GenVec Inc. has suspended human testing of its leading drug, a potential cancer therapy, after a patient died during a study.
The Gaithersburg biotechnology company's stock plunged 47 percent yesterday after it announced it had halted trials of TNFerade at the request of the Food and Drug Administration.
GenVec, based in Gaithersburg, has several drugs under development. It halted human tests of TNFerade, a potential cancer therapy, after a patient died.
(Tom Allen For The Washington Post)
GenVec's stock closed at $1.20, down $1.06. But analysts said the link between the death and the drug has yet to be proved, making the prospects for the medicine and for GenVec unclear.
The first indication of potential problems came in a study presented at a European conference on Oct. 1.
Three of eight patients with esophageal cancer treated with the highest dose of the experimental drug, in combination with radiation, developed blood clots in their lungs and one of them died, according to a summary of the study. The death was "considered potentially related" to TNFerade, the presentation said.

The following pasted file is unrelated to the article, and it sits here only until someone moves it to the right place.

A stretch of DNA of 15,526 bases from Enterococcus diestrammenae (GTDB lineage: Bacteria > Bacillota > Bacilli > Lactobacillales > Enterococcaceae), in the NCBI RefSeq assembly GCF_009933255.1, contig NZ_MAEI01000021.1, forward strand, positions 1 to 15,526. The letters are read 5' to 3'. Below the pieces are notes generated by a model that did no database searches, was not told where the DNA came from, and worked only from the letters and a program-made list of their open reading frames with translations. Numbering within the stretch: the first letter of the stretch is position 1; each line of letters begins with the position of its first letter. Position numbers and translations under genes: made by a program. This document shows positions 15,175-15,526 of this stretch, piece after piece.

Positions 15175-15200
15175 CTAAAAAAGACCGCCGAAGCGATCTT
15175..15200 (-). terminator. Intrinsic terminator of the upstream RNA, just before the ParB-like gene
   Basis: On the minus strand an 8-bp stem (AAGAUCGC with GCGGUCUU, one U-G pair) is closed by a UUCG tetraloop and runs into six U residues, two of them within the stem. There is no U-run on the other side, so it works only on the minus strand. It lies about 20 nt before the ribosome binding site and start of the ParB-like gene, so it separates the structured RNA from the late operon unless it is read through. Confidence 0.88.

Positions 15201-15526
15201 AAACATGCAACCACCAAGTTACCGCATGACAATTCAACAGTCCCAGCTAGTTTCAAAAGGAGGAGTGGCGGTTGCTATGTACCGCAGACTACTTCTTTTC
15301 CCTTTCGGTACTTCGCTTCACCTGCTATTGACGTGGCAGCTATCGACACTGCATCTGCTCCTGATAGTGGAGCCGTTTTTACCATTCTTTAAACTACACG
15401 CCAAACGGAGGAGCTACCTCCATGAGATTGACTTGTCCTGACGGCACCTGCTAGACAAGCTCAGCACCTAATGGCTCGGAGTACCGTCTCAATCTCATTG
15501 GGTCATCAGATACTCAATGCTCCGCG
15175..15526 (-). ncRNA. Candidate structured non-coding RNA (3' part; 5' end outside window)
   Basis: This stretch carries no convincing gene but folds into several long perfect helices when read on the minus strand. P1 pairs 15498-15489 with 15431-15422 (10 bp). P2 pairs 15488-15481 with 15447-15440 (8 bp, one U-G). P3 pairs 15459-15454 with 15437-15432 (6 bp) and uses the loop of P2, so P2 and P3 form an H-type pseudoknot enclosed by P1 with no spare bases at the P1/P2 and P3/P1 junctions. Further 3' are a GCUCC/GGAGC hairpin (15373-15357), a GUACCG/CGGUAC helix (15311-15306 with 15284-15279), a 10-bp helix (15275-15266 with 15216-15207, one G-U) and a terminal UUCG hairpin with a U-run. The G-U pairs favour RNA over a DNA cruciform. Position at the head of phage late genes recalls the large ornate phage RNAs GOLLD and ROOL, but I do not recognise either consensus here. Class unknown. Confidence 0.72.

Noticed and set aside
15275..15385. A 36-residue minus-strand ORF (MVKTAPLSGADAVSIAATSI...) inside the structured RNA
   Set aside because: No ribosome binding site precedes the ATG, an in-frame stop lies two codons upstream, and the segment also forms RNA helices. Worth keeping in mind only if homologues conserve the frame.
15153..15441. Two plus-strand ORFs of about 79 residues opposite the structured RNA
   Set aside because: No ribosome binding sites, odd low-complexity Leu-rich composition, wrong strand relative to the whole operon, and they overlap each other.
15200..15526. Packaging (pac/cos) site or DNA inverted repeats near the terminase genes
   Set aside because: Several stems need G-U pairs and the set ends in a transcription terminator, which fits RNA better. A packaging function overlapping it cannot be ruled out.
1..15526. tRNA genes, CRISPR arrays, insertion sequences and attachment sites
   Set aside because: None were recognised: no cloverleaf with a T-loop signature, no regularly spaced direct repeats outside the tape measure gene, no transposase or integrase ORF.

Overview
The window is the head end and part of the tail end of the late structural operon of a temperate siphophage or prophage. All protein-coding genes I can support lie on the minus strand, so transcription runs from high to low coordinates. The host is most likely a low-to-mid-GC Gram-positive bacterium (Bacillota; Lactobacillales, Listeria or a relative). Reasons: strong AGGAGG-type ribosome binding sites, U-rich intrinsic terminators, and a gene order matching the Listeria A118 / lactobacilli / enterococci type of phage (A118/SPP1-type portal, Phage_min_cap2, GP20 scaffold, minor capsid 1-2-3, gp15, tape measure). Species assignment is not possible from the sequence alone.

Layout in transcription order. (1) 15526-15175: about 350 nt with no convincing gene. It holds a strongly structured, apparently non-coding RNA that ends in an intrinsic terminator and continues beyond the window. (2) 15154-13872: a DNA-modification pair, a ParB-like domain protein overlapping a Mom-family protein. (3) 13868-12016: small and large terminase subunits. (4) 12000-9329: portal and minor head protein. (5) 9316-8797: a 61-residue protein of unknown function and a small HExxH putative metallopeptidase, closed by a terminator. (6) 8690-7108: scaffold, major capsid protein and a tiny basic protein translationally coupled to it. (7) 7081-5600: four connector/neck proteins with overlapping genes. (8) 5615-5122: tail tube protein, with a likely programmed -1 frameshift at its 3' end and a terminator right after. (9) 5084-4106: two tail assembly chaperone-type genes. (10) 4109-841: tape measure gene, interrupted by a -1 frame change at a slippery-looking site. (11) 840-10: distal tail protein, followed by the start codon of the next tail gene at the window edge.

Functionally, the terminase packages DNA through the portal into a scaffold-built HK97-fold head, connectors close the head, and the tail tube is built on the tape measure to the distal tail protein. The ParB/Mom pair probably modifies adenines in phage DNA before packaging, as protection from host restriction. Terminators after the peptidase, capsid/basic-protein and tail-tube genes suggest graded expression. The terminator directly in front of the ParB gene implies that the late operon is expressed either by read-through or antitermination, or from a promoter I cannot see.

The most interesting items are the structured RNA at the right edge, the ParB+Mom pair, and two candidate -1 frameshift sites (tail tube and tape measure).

Paul H. Fischer, GenVec's chief executive, said the company received the Food and Drug Administration's request to halt the trials on Tuesday afternoon and immediately complied. Fischer said GenVec will examine the results with the FDA and work with regulators to restart the studies, but he did not know how long the review would take.
"We want to make sure there is not a pattern here we should be concerned about," he said. "Our first and foremost concern is always patient safety."
The company has several drugs in the pipeline, although it has emphasized TNFerade as its leading candidate. The experimental drug is a high-concentration injection of a protein believed to shrink tumors. It is being tested on cancer of the esophagus and the pancreas.
GenVec reported a loss of $21.3 million last year on $10.5 million in revenue. Its stock had traded as high as $10 in 2001 and as low as 95 cents in April of last year.
Analysts said Wall Street investors may have overreacted yesterday.
"I think this is a very important and very critical event, but by no means do I think this is a fatal blow to TNFerade," said Michael Zasloff, an analyst of Ferris Baker Watts.
If the problem was related to the high dose, he said, the company may be able to proceed carefully at lower doses.
Mark Monane, an analyst of Needham & Co., noted that there was no evidence of problems in tests of TNFerade for pancreatic cancer, which used higher doses than in the esophageal tests.
"So the question is, are these adverse reactions due to the underlying disease or the drug?" Monane said.